I had done the barest minimum of research on my Murdoch forebears and can only get back around 200 years. Perhaps it's because they lived in Scotland but it's perhaps that there are that there aren't many other people doing research which I can add to my own research. The maternal side of my family, the Ferriman side, is far easier to research as there are a great many other people who are out there doing similar research. As a result I have got back to around 1520, as I have already mentioned. There are connections to several families, the Eddons, Pursers and mostly the Pratleys. My grandfather and grandmother came from across The Cotswolds, both Gloucestershire and Oxfordshire. Mostly around Stow-On-The-Wold and Burford. A small village close to Burford called Leafield. I have done quite a bit of research by merely using Google searches. I recently Googles 'Leafield' and found a site which bought up a great many details of the Pratley family who lived and worked in that area. I then came across something which has really caught my attention. I may have found the names, dates and basic facts of many of my ancestors, but no real details or what they did. This is what makes the television show "Who Do You Think You Are?" when the subjects of these programmes discover something extra-interesting about them, some incident which stands out. In this case I came across a historic even regarding "The Ascott Martyrs." There is a  chestnut tree on the village green in a village in Oxfordshire called Ascott-Under-Wychwood. Around this tree are four steel seats painted black and bolted together around this tree. Each bear an inscription. One has the words "Ascott Martyrs imprisoned 1873." The next lists the names of "Amelia Moss, Caroline Moss, Jane Moss, Martha Moss, Mary Moss, Ellen Pratley, Elizabeth Pratley, Mary Pratley." These Partly ladies are my ancestors, through my Ferriman line of the family. I will not go into too much detail on here, as it's possible to find out far more by Googling 'Ascott Martyrs.' The incident very much has similarities to a far more famous incident called 'The Tolpuddle Martyrs.' All about setting up unions. As a result we visited this place so I could at least put the places I've researched into some sort of context. I shall continue with my research but this historic incident has made the whole experience far more interesting. At least someone did something which was rebellious and exciting, in an attempt to change things.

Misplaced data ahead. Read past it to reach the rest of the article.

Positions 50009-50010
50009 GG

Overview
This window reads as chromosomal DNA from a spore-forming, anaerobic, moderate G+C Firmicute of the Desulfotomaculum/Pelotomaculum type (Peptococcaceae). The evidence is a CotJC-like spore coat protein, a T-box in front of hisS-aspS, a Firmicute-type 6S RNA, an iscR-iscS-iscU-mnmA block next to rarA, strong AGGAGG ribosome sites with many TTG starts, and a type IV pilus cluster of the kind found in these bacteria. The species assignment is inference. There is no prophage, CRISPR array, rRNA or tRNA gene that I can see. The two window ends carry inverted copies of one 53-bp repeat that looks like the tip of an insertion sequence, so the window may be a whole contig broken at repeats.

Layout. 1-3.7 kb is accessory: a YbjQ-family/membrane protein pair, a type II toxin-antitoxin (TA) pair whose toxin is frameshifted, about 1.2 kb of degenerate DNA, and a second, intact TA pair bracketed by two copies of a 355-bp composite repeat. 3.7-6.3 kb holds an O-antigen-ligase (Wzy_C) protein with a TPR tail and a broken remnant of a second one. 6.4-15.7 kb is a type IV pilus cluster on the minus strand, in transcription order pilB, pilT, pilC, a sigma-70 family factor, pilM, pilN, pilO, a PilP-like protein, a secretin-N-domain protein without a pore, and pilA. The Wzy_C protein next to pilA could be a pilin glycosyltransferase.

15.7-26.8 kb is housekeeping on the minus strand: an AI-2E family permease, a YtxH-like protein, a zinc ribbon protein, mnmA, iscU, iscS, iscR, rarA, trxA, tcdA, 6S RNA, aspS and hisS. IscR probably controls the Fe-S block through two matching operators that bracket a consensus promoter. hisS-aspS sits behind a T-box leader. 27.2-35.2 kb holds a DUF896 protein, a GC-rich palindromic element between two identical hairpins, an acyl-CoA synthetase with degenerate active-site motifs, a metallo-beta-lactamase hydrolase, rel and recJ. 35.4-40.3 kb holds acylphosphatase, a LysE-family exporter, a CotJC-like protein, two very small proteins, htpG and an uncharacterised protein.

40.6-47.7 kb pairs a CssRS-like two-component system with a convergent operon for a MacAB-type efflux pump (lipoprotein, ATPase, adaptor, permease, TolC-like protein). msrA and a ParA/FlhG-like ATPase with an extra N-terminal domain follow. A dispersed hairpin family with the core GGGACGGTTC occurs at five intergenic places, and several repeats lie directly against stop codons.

Plaque on bench on the green at Ascott-Under-Wychwood

Me on bench. (Sorry, I do look miserable in this photograph!)

Me standing under signpost showing a lot of the village where many of my  Ferriman ancestors came from

It's odd that I've always has a sort of affinity with the Cotswolds. Knowing that so many of my ancestors came from the area, lived and worked in and around that area makes it even more interesting. The scenery is quite breath-taking. It amazes me that people can say that Britain is boring, that there's nothing much to see. I cannot agree. Why go abroad for a holiday when there is so much history and so much amazing scenery to enjoy? And in such a relatively small space. You don't have to go too far, either, to come across something fascinating to look at and discover, as we've done over the past few years.